In truth, what matters during a managed election is not the election but the management. How convincing was the propaganda? How expertly did the authorities deflect dissent? The point of a managed election, after all, is not to pick a winner but to reinforce the legitimacy of an illegitimate regime.
By those criteria, last weekend’s Russian election did achieve some successes. Apparently, millions of people did actually vote — some 64 percent, according to (possibly exaggerated) official statistics, though outsiders report “brisk” turnout as well. This is a major achievement for the second Putin presidential regime: It implies that a lot of Russians still believe, at some level, that participation matters, even if the outcome is known well in advance.
The regime also scored some points by not overstating its victory too much. Had Vladimir Putin followed in the footsteps of President Alexander Lukashenko of Belarus, who claimed an utterly implausible 80 percent victory in 2010, he would have made himself look foolish. As it was, the 64 percent Putin claimed is just barely plausible — independent monitors think the real number hovered around 50 percent — but at least he conceded that some other people might have received votes, giving the whole exercise a thin veneer of respectability.
The regime’s decision to tolerate a handful of mass protests in Moscow, at least in the run-up to polling day, was also successful. There were no corpses or bloodied demonstrators on the world’s television screens in the days before the election, and thus no loud Western condemnations, which might have echoed in Russia. Demonstrations in the capital did not, in fact, spread much around the country — cold weather helped — and thus the opposition movement could be plausibly dismissed as an urban hipster phenomenon.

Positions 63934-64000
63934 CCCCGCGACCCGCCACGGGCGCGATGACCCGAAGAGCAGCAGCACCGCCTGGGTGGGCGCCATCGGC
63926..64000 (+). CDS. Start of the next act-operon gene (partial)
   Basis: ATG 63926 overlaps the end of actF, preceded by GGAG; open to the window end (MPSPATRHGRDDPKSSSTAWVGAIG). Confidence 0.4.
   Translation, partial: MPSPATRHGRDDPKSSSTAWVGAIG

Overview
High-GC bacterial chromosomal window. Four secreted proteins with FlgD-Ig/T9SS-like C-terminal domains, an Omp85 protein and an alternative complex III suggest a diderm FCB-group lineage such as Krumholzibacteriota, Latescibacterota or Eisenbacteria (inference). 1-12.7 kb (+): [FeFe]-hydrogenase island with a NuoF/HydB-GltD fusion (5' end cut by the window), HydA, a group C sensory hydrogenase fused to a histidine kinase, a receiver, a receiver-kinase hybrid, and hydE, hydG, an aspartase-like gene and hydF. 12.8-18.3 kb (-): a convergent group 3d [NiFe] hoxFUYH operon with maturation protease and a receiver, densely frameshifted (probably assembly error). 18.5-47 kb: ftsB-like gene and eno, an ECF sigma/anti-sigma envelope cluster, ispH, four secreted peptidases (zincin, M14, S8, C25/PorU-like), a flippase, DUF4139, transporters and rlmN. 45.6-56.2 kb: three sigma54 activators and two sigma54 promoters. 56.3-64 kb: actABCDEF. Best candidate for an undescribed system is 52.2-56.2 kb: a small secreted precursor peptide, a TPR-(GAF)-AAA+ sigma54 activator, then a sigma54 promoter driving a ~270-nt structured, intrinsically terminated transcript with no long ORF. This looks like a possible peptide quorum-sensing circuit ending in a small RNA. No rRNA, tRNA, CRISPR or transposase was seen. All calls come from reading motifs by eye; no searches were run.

But there were also some important failures. Putin’s victory speech on Sunday was a big one. Before voting had even finished in Russia’s far east, he declared himself the winner using the kind of emotional language usually deployed at the end of a long war. He denounced “attempts to destroy Russia’s statehood and usurp power,” and he appeared to weep as he told supporters, “I promised you we would win. We have won. Glory to Russia!” Later, his spokesman blamed the wind for the copious tears, but the damage was done: If you have just won an election in which you had no genuine opponents — all of the other candidates were regime-approved — and if hundreds of people have reported massive electoral fraud, you shouldn’t overstate the moral significance of your victory.
It’s a tough line to tread, of course. On the one hand, an authoritarian leader who has prevailed in a managed election has to keep up appearances and pretend that the voting mattered. On the other hand, he can’t assume that all challenges to his legitimacy will now automatically disappear. Above all, he must be careful not to make himself look silly. A lot of people will tolerate a little bit of pretense, but fewer will tolerate aggressive lies of the kind Putin told on Sunday evening. If Putin becomes carried away by his own falsehoods — if he really begins to believe that all of his opponents are in the pay of Hillary Clinton, for example, and acts accordingly — he might risk a major backlash.
Perhaps one will come. But it hasn’t yet. Despite criticism inside and outside Russia, despite witty jokes at his expense, despite Internet and street protests, Putin has won in the only way that really matters: Once again, he is president of Russia. The struggle to rid Russia of his corrupt and venal regime has only just begun.
Anne Applebaum is director of political studies at the London-based Legatum Institute and writes a monthly column for The Post. Her e-mail address is firstname.lastname@example.org.